Thursday, April 10, 2014

Computing the height above the root of a node in the tree

phytools already has a function that computes the height of all the nodes in the tree: nodHeights. If we only want to know the height of one node, then using this function is very inefficient, for obvious reasons.

The following is alternative code for computing the height of only one node. It uses the phytools internal function getAncestors, so if we are not using it as part of phytools we will first have to do:

getAncestors<-phytools:::getAncestors

And here is the function:

nodeheight<-function(tree,node){
  if(node==(length(tree$tip.label)+1)) h<-0
  else {
    a<-setdiff(c(getAncestors(tree,node),node),
      length(tree$tip.label)+1)
    h<-sum(tree$edge.length[sapply(a,function(x,e)
      which(e==x),e=tree$edge[,2])])
  }
  h
}

That's it.

Tuesday, April 8, 2014

New options & methods for ltt95

A couple of days ago I received the following comment about the phytools function ltt95:

"I'm using ltt95 function with the times method and log transformed y axis, but I get reversed ages (both in the plot and in the results table). I’ve not been able to tackle down this small issue."

Well, this isn't precisely a bug of ltt95. ltt95 merely records the accumulation of lineages forward in time from the root; rather than backward (as I believe is more common in publications) from the present time.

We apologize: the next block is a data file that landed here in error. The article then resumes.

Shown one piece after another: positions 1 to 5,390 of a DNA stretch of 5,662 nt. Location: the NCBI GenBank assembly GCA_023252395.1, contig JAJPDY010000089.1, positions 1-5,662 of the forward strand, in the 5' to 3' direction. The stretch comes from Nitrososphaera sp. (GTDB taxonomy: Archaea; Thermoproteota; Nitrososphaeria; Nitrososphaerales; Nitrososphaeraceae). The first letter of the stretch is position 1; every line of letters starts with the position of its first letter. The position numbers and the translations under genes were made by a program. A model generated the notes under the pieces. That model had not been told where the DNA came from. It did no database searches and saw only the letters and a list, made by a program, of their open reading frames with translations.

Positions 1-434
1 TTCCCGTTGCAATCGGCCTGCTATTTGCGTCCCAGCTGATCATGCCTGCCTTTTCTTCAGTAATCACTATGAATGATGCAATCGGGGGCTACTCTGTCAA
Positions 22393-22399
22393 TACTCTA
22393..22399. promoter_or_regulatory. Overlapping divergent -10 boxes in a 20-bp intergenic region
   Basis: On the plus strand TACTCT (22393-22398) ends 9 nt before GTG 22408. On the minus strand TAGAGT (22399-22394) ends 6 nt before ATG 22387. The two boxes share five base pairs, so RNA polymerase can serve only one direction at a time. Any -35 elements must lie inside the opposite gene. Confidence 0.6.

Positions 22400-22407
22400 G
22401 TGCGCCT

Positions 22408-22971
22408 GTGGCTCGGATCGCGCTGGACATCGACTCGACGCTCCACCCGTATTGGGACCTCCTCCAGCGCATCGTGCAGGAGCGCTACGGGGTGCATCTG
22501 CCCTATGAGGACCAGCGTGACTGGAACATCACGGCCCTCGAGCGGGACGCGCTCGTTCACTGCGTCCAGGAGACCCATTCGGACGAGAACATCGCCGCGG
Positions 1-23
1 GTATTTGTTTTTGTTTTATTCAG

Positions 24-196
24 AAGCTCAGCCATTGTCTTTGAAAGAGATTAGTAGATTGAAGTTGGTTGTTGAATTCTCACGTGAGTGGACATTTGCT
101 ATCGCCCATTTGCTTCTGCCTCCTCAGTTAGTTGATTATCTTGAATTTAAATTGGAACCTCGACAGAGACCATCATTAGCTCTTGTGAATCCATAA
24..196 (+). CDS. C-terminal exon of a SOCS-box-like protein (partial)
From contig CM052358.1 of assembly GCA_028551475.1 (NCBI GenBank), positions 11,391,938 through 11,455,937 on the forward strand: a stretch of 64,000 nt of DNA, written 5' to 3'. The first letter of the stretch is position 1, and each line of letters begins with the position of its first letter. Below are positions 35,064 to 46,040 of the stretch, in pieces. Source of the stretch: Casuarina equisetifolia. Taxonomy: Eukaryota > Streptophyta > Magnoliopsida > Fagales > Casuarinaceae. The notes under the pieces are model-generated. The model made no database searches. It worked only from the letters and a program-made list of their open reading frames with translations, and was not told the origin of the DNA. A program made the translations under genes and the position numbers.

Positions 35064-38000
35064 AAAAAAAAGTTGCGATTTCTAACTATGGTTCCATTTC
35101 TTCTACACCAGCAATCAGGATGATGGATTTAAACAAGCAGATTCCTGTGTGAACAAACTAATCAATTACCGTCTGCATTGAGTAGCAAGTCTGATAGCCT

In a newly updated version of the function I have now added the argument xaxis which can assume three values: "standard" (forward in time lineage accumulation, as in the current CRAN version of phytools); "flipped" (the time-from-the-present plot); and "negative" (similar to "flipped", but with negative time from the present). At the same time I also have modified ltt95 to return an object of class "ltt95" invisibly (don't worry, this is just the same matrix with some attributes); and I have added S3 generic plotting & print methods for objects of this class.

Here's a demo - but the function can be used in more diverse ways than I will demonstrate here:

> library(phytools)
Loading required package: ape
Loading required package: maps
Loading required package: rgl
> packageVersion("phytools")
[1] ‘0.4.0’
> ## simulate some trees
> trees<-pbtree(n=100,scale=50,nsim=100)
> trees
100 phylogenetic trees
> ## run ltt95
> obj<-ltt95(trees)
> ## ok, now let's flip the axis & plot on semi-log
> ## (I could have done this originally too)
> obj
Object of class "ltt95".
  alpha:        0.05
  method:       lineages
  mode:         median
  N(lineages):  100
> plot(obj,xaxis="flipped",log=TRUE)

Code for this new function version is here and it is in a phytools build, which can be downloaded & installed from source.

That's all for now.

Monday, April 7, 2014

New function to paint individual branch or branches of the tree

A few days ago I received the following email:

"I have recently come across your excellent paper entitled "On the analysis of evolutionary change along single branches in a phylogeny". In that you employed a software "available on request", so I am writing to request permission to obtain and use your software. Alternatively, I wonder whether the functions from that software were incorporated into the Phytools R package. I am sorry if I am missing the obvious and it is indeed in the Phytools package - I am not familiar with all functions in that package yet."

(One interesting attribute of this message is that it harks back to a day in the not too distant past in which sharing data or software 'on request' seemed more than reasonable - how quaint & passé that seems today!)